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 | By Theresa Stratford

St. Peter Continues to Shed its ‘Light’ With New Outreach Center

St. Peter Church in Beaufort purchased a neighboring building in 2020 during the diocesan Bicentennial Campaign. The parish community knew they wanted to use it to serve people in the area, but how exactly was the question.

Parishioners recognize the challenges facing the area. The poverty rate in Beaufort is 19%. By comparison, Charleston is at 12% and Columbia at 14%; and the national poverty rate is just under 13%. This puts Beaufort at a great disadvantage, and a major struggle in the community is connecting with people in need in the northern part of the county.

After much deliberation and many “think tank” meetings, St. Peter’s leadership and volunteers decided to use the building to enhance the reach of nonprofit organizations that are already serving people in need. Specifically, the building would support organizations without offices north of the Broad River. Lowcountry Outreach was created to help meet that need.

“This building will basically serve as an extension of services that organizations in our county already provide,” said Elizabeth Palmer, executive director of Lowcountry Outreach. “We know how important it is for some of these organizations to just have a space for meetings and programs. We can now provide that for them.”

She said a big concern they heard from area nonprofits was the lack of spaces for support groups and meetings, etc. She said they also realized how desperately the services were needed in the northern part of Beaufort.

“Hilton Head Island and Charleston have facilities, but that is a far reach for someone in northern Beaufort County,” Palmer said. “We had an idea to make a home for many of these nonprofits in our new building. The parish supports the building operation with its tithe, and so we are able to offer the space without charging rent or usage fees. In doing this, we are also creating a hub of collaboration between those organizations so they can support each other in reaching more people in need.”

Since purchasing the building, volunteers have been hard at work updating and renovating the space. They’ve painted, replaced fixtures, fixed doors, worked on landscaping and more. 

Lowcountry Outreach is now welcoming its first partner organizations, such as Lowcountry Legal Volunteers, Family Promise of Beaufort County, Heritage Library Foundation and Lowcountry Gullah Foundation. The outreach is also partnering with United Way of the Lowcountry to establish and train a corps of volunteers to coach and support clients of the United Way Helpline.

Palmer noted that is not all the services they will provide and that they are open to more partners in the community.

One of the ways Lowcountry Outreach provides direct service is through its volunteer rideshare program. About 25 volunteer drivers have been vetted and trained to bring the homebound to medical appointments through a partnership with Good Neighbor Medical Clinic of Beaufort. The drivers have helped patients get to over 200 appointments in Beaufort, Bluffton and Charleston. And since the collaboration began, Good Neighbor has seen the patient no-show rate drop from 18% to 10%.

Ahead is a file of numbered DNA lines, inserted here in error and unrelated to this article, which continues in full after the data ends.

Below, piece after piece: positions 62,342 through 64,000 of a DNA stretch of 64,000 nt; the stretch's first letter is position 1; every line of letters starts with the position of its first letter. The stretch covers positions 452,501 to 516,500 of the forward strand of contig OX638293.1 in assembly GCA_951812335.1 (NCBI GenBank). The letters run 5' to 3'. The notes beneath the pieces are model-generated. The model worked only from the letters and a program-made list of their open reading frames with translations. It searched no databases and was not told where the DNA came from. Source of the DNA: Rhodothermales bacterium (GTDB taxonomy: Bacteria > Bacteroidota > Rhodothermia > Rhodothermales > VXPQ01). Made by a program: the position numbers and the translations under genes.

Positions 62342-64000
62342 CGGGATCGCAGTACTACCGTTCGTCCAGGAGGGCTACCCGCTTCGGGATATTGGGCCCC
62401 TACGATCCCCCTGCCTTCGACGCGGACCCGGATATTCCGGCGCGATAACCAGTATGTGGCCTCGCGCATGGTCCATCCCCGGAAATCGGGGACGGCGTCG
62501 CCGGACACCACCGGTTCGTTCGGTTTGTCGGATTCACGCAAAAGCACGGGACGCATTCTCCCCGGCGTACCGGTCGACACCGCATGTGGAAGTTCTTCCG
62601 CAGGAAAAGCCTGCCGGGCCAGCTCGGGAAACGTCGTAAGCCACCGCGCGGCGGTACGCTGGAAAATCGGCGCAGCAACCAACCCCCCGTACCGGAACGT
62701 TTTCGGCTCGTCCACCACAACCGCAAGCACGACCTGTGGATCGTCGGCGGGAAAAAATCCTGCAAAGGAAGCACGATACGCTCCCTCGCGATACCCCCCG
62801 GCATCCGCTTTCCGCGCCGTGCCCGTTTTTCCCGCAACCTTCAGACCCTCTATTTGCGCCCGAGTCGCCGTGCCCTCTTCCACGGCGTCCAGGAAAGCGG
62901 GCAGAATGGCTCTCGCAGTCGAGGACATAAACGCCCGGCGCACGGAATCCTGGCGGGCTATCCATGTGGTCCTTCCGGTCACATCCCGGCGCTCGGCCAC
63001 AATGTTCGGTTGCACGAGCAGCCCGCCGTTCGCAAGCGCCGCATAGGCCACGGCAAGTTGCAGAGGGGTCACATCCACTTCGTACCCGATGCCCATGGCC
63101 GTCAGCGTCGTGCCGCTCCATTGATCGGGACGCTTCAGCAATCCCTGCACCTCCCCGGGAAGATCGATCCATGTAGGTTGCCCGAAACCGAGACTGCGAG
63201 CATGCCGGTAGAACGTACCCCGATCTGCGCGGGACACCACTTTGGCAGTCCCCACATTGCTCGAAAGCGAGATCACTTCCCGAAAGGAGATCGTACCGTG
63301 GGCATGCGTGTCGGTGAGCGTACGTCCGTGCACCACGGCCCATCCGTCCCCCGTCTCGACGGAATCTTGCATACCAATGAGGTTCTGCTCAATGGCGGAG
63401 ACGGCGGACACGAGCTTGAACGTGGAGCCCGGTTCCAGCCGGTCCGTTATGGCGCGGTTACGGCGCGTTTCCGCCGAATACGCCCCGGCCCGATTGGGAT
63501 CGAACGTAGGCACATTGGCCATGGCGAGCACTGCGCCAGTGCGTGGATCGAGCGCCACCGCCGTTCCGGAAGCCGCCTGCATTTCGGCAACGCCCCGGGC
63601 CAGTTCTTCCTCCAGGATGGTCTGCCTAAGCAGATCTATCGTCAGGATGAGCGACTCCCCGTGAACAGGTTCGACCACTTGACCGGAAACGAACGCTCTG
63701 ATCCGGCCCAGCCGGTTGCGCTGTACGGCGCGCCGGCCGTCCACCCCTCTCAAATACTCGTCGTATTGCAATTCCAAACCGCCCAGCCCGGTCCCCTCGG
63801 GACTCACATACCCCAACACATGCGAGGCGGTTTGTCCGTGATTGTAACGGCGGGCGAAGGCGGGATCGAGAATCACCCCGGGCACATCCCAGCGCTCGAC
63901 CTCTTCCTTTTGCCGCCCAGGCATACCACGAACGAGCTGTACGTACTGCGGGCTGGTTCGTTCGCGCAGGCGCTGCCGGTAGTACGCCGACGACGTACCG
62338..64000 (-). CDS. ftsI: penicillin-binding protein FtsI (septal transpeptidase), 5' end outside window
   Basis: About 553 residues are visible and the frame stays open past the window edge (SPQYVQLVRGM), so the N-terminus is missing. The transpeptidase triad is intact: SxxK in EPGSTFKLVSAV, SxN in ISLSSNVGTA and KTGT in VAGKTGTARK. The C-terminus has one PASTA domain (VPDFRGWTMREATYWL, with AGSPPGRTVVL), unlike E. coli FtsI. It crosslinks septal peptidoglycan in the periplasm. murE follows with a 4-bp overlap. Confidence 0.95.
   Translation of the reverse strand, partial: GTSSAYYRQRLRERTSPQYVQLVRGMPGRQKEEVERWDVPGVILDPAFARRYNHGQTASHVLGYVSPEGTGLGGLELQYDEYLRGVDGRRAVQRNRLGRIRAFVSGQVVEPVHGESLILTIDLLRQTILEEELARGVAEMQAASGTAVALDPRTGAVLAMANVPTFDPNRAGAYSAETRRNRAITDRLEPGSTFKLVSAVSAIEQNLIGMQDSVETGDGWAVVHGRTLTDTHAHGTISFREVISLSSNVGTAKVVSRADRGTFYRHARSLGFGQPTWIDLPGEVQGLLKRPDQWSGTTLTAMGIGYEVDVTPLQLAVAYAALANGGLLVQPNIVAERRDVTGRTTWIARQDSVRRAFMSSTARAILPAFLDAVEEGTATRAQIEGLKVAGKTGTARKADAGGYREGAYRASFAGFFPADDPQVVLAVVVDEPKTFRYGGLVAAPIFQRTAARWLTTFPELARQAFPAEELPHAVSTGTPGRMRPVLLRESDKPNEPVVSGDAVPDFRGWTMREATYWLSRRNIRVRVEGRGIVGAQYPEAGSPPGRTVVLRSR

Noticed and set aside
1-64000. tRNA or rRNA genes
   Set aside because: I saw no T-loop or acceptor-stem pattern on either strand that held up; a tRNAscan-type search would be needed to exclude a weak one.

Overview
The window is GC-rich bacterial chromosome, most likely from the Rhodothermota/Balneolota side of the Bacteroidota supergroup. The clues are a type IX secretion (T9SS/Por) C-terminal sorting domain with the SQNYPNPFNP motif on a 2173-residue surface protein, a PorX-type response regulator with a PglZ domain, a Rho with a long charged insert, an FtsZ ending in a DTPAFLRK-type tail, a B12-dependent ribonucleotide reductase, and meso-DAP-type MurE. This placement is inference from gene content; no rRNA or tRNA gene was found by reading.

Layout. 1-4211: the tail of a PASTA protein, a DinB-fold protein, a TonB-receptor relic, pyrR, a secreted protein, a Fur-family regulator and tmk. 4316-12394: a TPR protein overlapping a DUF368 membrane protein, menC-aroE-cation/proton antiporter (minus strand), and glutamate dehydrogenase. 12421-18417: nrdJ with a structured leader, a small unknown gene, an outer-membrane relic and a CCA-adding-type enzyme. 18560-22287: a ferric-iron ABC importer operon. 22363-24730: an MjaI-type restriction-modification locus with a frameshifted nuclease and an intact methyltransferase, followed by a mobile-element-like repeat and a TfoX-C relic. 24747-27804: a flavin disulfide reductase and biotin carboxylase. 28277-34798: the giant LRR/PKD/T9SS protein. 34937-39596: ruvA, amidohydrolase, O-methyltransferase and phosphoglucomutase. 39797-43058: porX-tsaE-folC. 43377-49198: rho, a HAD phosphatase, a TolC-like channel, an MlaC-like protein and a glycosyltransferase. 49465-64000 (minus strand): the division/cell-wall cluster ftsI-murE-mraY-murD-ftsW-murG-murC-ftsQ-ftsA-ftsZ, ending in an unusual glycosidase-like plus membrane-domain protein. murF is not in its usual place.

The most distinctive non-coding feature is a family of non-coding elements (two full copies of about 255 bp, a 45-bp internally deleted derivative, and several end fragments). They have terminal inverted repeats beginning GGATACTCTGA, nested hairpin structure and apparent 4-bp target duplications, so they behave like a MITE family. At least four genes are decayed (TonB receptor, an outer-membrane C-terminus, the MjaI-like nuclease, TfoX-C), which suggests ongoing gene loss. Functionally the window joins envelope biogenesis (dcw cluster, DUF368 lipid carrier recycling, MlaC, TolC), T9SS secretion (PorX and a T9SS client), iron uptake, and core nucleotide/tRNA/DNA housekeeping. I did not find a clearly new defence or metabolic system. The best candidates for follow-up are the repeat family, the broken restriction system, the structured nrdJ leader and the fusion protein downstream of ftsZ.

“Beaufort should be different because we are here, sharing our faith and serving those in need,” explained Father Andrew Trapp, pastor of St. Peter. “Our parish vision is to be A Light for Beaufort,” which is the name of the church’s spiritual outreach.

As for partners like Lowcountry Legal Volunteers, they are looking forward to operating out of St. Peter’s outreach and expanding volunteer and professional staff to serve at the new location. Family Promise, which provides housing support for families with small children, will have case workers at their new space one or two days a week to start with the hope of adding new case worker staff and growing their presence in Beaufort. 

“We are helping them do the work they are already good at. They were just limited by space and location. Now, they have that,” Palmer added. She is the only official employee of Lowcountry Outreach, but there are eight volunteers helping with operations and performing day-to-day functions. They are guided by a six-member board of directors that includes Father Trapp.

Lowcountry Outreach is volunteer-run. As Palmer explained, the program “is about harnessing the power of collaboration” among benefactors, volunteers and organizations. She stated that she will be working to solidify outside funding and grants to support and expand the services of the developing outreach.

“Each new stage of our initiative reveals another opportunity to meet a need. There is much more to do going forward, and we look forward to doing it,” she said.

Bishop Jacques Fabre-Jeune, CS, blessed Lowcountry Outreach in early June. Palmer said he toured the building and learned about the impact the facility will have on the community.

“We dreamed of opening a center as a focal point of our service to our neighbors in need,” Father Trapp stated. “Already, such beautiful things are happening through Lowcountry Outreach. We look forward to seeing all the beautiful things that God has in store in the years to come.”